In the pictures, the sparkling blue waters of the Arabian gulf surround the first homes to be built on Yas, a pleasure paradise built on a man-made island on the outskirts of Abu Dhabi. The first residents will live among temples to leisure: the Formula One circuit, golf courses, waterparks, malls and a Ferrari World theme park.
Since April 2015, four white frames have been ascending from pits in the ground. These residential buildings will contain more than 500 apartments, complete with barbeque areas, infinity pools, gyms and function rooms for prices starting at £148,331 for 53 square metres.
For now they are skeletons of breeze blocks and iron scaffolding attended to by thousands of workers, employed by contractors racing to get the project finished in the next year.
John, whose name has been changed to protect his identity, is one of these thousands of men. He travelled from Africa to Abu Dhabi on the promise of a job and a salary that exceeded anything he could earn at home.
John was hired in his home country in Africa, by a representative from a construction firm. The firm that hired him had been contracted by Canadian company Ellisdon on behalf of Aldar Properties, a real estate development company with headquarters in Abu Dhabi.
The representative promised him a skilled job as a mould maker in Abu Dhabi for a salary of £770 a month, plus good accommodation, medical insurance and a food allowance. When John arrived in Abu Dhabi, the reality was very different.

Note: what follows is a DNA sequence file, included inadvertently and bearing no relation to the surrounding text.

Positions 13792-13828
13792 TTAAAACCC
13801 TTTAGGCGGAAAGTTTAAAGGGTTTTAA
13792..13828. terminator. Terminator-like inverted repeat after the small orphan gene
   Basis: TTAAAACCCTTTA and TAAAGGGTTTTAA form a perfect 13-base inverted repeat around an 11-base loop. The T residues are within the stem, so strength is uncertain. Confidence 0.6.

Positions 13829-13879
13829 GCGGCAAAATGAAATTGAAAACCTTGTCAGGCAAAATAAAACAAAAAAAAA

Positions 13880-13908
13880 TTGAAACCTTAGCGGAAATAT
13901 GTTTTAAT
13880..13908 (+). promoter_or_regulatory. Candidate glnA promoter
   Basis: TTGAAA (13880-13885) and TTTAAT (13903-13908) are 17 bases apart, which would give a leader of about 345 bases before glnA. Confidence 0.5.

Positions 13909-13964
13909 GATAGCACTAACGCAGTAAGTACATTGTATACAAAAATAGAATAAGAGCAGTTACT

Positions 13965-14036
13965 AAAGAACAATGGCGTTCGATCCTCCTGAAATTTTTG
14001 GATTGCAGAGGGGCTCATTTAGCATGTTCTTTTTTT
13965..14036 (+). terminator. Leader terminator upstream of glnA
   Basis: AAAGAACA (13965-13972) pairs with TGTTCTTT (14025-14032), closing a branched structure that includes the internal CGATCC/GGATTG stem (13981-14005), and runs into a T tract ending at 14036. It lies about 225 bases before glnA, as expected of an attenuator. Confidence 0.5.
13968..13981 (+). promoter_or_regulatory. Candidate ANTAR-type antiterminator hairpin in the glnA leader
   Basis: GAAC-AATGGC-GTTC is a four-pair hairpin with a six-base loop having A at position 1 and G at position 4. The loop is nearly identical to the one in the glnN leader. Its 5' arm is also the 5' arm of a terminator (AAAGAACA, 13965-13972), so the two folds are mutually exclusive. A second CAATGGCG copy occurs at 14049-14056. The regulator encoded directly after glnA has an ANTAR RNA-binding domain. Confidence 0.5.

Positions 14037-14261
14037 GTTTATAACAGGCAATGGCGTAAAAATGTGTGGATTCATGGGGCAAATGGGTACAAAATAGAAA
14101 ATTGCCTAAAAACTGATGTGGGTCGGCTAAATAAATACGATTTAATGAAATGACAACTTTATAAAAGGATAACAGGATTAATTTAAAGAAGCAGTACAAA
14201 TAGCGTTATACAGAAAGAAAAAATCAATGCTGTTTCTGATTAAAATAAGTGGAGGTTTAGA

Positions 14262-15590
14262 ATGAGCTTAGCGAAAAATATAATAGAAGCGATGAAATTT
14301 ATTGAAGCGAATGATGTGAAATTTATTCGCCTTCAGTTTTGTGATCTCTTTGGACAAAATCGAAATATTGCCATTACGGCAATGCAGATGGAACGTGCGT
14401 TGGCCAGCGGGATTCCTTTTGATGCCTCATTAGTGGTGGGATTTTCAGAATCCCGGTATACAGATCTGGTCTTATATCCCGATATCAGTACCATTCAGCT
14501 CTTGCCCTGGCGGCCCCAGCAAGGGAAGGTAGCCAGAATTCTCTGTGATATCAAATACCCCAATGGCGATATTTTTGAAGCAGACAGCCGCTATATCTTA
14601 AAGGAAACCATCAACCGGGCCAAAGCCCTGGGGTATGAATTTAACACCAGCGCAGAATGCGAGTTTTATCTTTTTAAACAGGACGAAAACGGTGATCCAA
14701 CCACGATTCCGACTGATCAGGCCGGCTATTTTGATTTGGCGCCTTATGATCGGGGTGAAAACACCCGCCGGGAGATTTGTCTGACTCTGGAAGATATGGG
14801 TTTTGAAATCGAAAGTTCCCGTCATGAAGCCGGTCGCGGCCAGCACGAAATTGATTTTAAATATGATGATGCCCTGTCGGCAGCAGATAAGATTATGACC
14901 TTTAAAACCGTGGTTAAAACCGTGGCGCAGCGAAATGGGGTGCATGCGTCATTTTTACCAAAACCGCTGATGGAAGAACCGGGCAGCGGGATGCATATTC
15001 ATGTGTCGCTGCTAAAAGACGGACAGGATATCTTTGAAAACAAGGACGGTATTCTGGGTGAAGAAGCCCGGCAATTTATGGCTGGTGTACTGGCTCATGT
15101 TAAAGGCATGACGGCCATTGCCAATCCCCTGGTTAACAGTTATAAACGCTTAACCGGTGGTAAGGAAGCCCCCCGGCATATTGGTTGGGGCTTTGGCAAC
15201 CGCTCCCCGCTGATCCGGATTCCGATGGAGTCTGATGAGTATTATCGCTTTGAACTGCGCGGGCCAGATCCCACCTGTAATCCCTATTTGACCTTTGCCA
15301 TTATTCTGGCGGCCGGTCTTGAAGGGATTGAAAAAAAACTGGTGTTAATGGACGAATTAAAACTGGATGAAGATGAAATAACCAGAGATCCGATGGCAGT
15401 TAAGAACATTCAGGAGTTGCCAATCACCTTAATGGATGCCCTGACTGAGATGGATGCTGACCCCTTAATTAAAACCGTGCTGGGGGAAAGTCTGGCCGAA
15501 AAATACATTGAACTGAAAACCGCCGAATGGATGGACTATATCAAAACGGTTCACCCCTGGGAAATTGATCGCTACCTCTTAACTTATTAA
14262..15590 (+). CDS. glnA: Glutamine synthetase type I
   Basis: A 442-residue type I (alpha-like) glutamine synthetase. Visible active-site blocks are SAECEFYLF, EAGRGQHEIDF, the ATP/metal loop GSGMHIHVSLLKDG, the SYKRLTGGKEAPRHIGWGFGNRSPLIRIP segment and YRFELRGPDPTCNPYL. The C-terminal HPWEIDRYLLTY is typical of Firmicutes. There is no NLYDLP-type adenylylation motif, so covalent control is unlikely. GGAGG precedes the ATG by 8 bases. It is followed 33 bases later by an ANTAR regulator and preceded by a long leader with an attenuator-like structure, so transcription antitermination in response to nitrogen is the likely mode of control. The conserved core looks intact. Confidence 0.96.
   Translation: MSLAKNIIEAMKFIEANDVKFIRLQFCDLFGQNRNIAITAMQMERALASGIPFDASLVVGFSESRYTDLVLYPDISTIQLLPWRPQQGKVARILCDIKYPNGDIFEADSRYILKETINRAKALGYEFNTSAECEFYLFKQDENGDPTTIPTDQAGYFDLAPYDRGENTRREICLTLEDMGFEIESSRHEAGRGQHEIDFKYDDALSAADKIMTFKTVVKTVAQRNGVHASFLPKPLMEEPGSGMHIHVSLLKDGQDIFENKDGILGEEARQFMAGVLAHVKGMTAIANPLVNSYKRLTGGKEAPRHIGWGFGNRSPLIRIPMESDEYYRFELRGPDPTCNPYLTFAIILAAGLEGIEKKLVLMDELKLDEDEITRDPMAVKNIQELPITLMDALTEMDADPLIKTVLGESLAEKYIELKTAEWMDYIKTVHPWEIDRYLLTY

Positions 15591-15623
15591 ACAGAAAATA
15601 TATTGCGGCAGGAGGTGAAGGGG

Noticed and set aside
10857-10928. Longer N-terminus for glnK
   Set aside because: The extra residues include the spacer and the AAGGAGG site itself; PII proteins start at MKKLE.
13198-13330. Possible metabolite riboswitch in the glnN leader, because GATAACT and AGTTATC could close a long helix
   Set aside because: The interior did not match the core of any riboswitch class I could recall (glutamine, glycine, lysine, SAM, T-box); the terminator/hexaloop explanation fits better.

His day starts at 6am, in Mussaffa on the outskirts of Abu Dhabi, when he stumbles out of a dorm crammed with bunk-beds and lined by power outlets to wait his turn to use the toilet, which is shared with the eight other men in the room. When there is time to cook, they use a dingy, slim kitchen with an overflowing rubbish bin and basic gas stoves to heat food. But there often isn't time. The bus for Yas Island leaves at 6am.
Once they are at the site of the Ansam project, the workers put in 11 hour shifts with an hour off for lunch in backbreaking conditions, with no medical insurance should something go wrong.
“The temperature in this country right now is piercing and we still work. I have family back home but most depends on me for support and that's why I left my job and took the offer in the first place because of the promise of a huge salary,” John told the Independent.
Instead of the £770 a month he was promised, John is paid a basic salary of £129 plus a housing and transport allowance of £83, for a total of £212 a month. He said that some people earn less.
According to Human Rights Watch, payment is the biggest issue facing migrant workers in the UAE.
“Workers are not paid what they were promised,” Nicholas McGeehan, researcher at Human Rights Watch, told the Independent.
“Then you have this system of Kefala, which ties the workers to their employer so when things go wrong they can’t leave, they could be arrested for absconded. They may not have their passport. Add in recruitment fees. All of these measures in combination are toxic.”